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The accommodation and food services industry has a high number of work-related injuries and illnesses.

  • In 2014–15, the industry had an incidence rate of 7.9 injuries and diseases per 1,000 workers, which was 25% lower than the rate for the Australian workforce.

A young workforce

The accommodation and food services industry has the highest proportion of workers (43%) aged 15–24 years.

This is significantly higher than any other industry—retail is the next highest with 32%—and almost three times higher than the proportion for the Australian workforce.

Highest proportion of part-time workers

The industry has the highest proportion of part-time workers (people who usually work less than 35 hours per week) in Australia.

  • In 2012–13, 58% of workers in the industry worked part time, which is higher than any other industry and almost twice as high as the proportion of part-time workers in the Australian workforce.

Injuries and illnesses

Between 2010–11 and 2012–13:

  • Body stressing led to the highest proportion (32%) of serious claims in the industry. Nearly half (48%) of all body stressing disorders arose from muscular stress while lifting, carrying or putting down objects.
  • The bodily location most commonly affected by injuries and diseases that led to serious claims was the hand, fingers and thumb, which accounted for 22% of serious claims.
  • The median time lost from work for a serious claim was four weeks.
  • The median payment for a serious claim was $4,700.  

Serious claims in accommodation and food services industry

Percentage of serious claims for each subdivision by mechanism of injury or disease, 2010–11 to 2012–13 combined

Mechanism of injury or disease

Clubs

Accommodation

Pubs, taverns and bars

Cafes, restaurants and takeaway food services

Industry total

Body stressing

37%

40%

29%

28%

32%

Muscular stress while lifting, carrying, or putting down objects

51%

40%

60%

49%

48%

Muscular stress while handling objects other than lifting, carrying or putting down objects

30%

43%

24%

31%

33%

Muscular stress with no objects being handled

13%

12%

12%

12%

12%

Falls, trips and slips of a person

23%

26%

22%

25%

24%

Falls on the same level

81%

75%

76%

83%

80%

Falls from a height

14%

20%

20%

12%

15%

Hitting objects with a part of the body

10%

10%

13%

14%

13%

Hitting moving objects

53%

46%

65%

62%

58%

Hitting stationary objects

47%

54%

35%

38%

41%

Being hit by moving objects

11%

11%

15%

12%

12%

Being hit by moving objects

34%

35%

31%

41%

37%

Being hit by falling objects

30%

30%

25%

30%

29%

Being assaulted by a person or persons

11%

13%

27%

8%

13%

Heat, electricity and other environmental factors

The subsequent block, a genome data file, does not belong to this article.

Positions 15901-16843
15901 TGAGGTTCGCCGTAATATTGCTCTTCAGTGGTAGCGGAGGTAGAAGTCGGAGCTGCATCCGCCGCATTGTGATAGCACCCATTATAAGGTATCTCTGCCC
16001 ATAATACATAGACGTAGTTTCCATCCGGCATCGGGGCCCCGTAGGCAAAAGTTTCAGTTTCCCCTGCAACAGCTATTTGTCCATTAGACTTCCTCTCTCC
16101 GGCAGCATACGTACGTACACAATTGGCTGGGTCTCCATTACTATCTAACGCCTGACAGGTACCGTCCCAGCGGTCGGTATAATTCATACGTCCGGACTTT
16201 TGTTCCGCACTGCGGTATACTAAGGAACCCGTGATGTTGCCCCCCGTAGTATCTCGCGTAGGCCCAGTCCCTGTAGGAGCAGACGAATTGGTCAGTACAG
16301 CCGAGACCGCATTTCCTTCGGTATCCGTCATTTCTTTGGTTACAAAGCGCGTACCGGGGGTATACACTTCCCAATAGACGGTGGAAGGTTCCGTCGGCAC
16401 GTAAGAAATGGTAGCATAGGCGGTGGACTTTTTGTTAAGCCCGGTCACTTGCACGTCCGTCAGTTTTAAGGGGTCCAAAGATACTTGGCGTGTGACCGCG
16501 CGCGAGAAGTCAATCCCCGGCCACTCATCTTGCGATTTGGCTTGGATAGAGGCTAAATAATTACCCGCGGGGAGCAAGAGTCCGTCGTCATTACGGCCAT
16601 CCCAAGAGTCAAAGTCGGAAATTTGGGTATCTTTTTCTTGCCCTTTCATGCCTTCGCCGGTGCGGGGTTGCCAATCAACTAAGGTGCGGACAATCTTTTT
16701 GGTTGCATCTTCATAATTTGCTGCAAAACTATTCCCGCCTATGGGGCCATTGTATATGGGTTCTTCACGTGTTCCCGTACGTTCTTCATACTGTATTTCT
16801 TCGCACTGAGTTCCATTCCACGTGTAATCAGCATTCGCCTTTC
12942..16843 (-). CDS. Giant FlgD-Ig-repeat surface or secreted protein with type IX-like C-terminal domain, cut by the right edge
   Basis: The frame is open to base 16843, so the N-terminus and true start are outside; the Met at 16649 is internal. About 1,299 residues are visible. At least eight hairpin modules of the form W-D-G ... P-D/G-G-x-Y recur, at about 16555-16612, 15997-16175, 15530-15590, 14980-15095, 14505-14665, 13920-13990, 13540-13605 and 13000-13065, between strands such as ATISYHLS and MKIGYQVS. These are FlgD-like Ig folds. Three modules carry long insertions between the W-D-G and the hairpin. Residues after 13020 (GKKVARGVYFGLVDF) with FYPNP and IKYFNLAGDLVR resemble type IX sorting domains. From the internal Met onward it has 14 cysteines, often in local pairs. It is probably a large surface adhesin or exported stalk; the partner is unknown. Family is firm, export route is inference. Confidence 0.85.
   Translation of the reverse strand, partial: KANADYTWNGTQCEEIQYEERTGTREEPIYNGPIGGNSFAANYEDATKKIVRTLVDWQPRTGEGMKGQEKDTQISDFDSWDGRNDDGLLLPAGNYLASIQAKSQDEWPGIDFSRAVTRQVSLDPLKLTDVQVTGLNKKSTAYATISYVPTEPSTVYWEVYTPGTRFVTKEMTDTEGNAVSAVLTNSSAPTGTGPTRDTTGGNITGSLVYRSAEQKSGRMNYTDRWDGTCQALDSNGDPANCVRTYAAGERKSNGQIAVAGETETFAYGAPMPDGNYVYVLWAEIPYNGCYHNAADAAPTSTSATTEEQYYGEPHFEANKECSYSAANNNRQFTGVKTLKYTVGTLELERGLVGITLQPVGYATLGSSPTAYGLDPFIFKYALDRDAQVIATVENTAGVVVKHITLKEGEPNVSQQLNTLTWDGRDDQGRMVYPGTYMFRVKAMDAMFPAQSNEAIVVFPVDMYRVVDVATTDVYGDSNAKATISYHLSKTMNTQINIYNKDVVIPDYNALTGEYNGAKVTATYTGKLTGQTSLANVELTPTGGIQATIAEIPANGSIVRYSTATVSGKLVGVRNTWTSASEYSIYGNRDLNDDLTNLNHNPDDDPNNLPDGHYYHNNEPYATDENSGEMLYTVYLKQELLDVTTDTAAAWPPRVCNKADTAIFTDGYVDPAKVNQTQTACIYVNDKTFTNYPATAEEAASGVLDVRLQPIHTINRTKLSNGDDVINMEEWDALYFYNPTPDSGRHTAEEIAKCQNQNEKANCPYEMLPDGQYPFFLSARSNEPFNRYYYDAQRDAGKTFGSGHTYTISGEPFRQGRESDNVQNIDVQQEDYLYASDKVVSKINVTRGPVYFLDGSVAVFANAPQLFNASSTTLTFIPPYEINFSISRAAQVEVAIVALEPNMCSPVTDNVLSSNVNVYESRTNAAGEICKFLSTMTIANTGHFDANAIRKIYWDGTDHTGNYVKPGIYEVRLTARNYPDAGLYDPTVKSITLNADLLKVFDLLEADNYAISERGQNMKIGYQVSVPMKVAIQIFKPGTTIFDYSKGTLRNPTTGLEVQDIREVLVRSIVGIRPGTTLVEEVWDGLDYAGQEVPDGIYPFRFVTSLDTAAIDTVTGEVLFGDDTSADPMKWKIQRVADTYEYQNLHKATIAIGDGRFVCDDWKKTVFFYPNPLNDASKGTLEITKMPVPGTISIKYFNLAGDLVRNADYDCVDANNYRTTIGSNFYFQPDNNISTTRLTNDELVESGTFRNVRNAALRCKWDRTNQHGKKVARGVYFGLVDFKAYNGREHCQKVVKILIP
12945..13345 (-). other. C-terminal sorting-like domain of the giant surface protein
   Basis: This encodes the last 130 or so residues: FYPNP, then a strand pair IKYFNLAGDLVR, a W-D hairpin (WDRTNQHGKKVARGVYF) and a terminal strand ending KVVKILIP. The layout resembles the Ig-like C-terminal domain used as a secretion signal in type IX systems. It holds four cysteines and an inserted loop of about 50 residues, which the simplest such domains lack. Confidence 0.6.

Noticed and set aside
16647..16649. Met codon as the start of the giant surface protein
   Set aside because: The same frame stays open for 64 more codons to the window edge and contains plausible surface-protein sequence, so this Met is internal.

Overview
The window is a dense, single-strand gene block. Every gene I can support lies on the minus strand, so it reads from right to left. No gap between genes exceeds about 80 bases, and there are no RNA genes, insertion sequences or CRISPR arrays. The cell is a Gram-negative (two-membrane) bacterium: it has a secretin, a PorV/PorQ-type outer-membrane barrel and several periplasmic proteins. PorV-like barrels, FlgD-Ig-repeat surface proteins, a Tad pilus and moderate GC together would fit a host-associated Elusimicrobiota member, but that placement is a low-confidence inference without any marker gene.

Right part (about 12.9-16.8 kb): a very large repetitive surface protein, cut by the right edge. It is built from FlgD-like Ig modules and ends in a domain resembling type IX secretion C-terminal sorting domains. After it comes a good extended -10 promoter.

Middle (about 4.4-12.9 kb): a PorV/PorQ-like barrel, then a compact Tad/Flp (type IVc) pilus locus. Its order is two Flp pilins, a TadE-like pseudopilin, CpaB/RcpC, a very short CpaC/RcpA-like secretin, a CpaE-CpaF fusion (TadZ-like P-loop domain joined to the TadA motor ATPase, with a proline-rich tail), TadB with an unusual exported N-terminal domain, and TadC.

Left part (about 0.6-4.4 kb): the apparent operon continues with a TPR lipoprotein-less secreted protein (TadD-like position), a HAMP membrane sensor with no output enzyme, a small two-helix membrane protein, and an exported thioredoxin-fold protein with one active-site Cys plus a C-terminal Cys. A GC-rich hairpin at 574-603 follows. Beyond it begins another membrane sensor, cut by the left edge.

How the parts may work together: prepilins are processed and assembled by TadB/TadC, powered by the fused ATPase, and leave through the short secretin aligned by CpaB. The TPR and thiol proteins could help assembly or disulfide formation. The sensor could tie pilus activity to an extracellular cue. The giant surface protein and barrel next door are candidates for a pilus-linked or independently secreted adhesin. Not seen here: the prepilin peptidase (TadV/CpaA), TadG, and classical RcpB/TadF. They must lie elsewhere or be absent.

4%

4%

6%

11%

7%

Contact with hot objects

92%

93%

94%

97%

96%

Vehicle incidents and other

5%

5%

6%

5%

5%

Mental stress

8%

3%

7%

3%

4%

Exposure to workplace or occupational violence

32%

15%

46%

23%

30%

Work related harassment and/or workplace bullying

28%

20%

13%

23%

21%

Work pressure

14%

18%

17%

16%

16%

Chemicals and other substances

1%

2%

1%

1%

1%

Total

100%

100%

100%

100%

100%

Columns may not add up to 100% because the table outlines selected mechanisms of injury or disease.

Source: National Data Set for Compensation-Based Statistics.

Our national approach

The Australian Work Health and Safety Strategy 2012–2022 has identified the accommodation and food services industry as a priority to reduce the high number of work-related injuries and illnesses. It records around 7,000 serious claims per year, which accounts for 6% of the total number of serious claims in Australia.

  • The Strategy aims to reduce the incidence of serious injury by at least 30% nationwide by 2022, and reduce the number of work-related fatalities due to injury by at least 20%. The accommodation and food services industry will play a critical role in meeting these targets.

Since the Strategy launched, Safe Work Australia and all jurisdictions have been working collaboratively with the industry, unions, relevant organisations and the community to reduce fatalities and injuries in the accommodation and food services industry.

Further advice

SWA is not a regulator and cannot advise you about compliance in the accommodation and food services industry. If you need help, please contact your state or territory work health and safety authority.

This site is undergoing constant refinement. If you have noticed something that needs attention or have ideas for the site please let us know.

Last modified on Monday 27 March 2017 [1461|32536]